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The WVC54G certainly stands out. This is one solid chunk of silver plastic that can be mounted on most surfaces, with a somewhat flexible single wireless (802.11g) antennae sticking out of one side. A mounting stand is provided that can be used to partially obscure the cabled parts of the camera - power is always required, but you can optionally connect the WVC54G to a wired Ethernet connection. The stand does a good job of propping up the camera, although we were irked by the fact that it doesn't sit quite neatly on the power cable, and unless you're careful setting it up, it can wobble in place all too easily.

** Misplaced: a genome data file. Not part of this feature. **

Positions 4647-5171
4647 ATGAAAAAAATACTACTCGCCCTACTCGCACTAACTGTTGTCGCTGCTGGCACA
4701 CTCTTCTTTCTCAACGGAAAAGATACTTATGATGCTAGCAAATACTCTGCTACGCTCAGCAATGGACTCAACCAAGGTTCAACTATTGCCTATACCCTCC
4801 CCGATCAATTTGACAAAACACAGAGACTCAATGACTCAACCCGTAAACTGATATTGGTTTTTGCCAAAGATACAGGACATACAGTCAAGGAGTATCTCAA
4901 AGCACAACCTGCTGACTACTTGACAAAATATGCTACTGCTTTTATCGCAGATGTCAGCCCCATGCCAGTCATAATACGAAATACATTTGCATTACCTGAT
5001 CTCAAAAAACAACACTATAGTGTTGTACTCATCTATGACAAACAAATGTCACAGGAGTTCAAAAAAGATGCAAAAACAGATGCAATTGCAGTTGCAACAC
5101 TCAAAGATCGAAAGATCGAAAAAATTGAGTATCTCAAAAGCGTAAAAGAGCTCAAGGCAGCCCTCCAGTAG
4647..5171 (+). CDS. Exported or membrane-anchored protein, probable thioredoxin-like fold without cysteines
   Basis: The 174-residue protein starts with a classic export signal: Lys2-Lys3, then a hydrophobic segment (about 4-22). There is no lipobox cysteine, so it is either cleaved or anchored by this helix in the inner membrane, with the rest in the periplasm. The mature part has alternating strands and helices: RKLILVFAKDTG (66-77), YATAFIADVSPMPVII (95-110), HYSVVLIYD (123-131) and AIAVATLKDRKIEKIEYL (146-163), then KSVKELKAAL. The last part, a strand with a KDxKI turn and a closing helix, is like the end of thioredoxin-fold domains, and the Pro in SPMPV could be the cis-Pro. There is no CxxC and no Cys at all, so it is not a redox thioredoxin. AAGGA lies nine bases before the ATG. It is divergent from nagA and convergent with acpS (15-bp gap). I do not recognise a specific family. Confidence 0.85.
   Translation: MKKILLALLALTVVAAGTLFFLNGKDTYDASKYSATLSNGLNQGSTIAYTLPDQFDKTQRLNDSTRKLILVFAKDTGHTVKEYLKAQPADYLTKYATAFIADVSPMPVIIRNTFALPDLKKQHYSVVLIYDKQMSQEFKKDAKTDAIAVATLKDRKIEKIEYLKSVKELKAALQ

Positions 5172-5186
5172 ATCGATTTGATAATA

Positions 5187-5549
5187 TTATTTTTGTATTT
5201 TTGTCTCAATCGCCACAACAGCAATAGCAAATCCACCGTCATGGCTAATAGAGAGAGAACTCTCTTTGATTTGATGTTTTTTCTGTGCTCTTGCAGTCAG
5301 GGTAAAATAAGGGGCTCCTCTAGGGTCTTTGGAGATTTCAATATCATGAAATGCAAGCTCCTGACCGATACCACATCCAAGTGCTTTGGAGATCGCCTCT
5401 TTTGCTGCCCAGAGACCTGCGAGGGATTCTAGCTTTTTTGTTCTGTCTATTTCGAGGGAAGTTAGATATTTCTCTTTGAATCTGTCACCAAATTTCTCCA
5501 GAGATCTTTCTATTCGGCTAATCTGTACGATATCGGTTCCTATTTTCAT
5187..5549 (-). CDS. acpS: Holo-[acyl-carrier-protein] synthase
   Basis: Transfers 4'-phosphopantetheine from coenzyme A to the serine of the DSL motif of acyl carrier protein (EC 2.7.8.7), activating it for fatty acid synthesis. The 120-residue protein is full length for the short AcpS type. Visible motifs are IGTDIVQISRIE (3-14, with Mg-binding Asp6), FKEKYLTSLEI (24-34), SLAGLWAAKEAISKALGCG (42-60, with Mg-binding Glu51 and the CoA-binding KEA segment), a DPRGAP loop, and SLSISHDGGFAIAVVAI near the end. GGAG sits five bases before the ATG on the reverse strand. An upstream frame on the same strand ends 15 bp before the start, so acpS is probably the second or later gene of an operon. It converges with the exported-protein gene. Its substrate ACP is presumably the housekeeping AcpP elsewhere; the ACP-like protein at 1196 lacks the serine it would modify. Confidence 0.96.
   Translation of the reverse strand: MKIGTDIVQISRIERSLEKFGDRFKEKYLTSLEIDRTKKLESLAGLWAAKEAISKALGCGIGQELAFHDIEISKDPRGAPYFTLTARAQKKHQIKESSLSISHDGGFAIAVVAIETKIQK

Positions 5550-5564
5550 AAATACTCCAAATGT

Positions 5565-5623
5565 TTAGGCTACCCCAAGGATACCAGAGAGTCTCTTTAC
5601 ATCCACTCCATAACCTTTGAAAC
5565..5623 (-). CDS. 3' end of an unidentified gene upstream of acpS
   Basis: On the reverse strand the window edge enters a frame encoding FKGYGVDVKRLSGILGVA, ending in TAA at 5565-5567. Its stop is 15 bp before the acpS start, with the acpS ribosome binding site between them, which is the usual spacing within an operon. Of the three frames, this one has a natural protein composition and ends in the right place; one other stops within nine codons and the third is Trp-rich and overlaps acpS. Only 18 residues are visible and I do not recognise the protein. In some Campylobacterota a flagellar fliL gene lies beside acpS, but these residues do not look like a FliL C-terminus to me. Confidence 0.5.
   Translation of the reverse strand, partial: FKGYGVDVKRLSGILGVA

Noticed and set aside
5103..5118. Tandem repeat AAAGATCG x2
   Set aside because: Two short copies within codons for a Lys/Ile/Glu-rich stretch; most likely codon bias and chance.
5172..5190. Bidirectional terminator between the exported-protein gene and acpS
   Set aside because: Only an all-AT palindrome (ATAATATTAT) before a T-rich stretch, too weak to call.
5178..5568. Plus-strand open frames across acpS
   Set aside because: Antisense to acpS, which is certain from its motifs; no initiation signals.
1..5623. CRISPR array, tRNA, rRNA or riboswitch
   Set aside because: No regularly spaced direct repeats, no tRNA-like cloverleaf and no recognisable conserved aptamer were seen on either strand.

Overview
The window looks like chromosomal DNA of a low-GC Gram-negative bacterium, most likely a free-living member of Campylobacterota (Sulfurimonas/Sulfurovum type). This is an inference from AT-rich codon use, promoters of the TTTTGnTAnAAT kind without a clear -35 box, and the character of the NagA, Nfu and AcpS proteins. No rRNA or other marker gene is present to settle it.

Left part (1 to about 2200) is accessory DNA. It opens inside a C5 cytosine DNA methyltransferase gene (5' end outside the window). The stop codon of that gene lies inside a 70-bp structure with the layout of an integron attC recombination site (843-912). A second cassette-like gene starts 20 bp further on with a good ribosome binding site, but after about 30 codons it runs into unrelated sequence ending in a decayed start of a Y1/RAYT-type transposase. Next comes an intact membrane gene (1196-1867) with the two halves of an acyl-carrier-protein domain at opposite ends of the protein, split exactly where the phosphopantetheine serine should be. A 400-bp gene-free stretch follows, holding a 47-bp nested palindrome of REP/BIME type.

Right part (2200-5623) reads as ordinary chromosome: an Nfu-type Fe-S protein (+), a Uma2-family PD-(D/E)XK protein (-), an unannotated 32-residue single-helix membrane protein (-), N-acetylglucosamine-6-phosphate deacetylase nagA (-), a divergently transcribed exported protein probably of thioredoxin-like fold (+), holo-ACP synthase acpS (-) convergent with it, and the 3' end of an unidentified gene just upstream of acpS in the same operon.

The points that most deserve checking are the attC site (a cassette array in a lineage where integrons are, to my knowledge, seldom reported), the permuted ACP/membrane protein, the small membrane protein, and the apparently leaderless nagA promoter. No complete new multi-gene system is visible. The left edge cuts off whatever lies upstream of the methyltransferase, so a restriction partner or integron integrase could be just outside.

Setting up an Internet-enabled camera can be a touch daunting for network novices, as in the bulk of cases most broadband accounts don't offer a fixed IP address. This can make getting a camera Internet-accessible into something of a nightmare of firewall permissions and port forwarding malarkey. Linksys offers an interesting service for the network terrified, which they label as SoloLink. It's basically a dynamic DNS service that'll map a distinct user name to the camera of your choice, removing the need for an IP address altogether, in a similar fashion to the way that Internet URLs work. You'll still need to be confident enough to open up a port on your router, but there's a larger catch than that. The camera only comes with a 90-day free trial.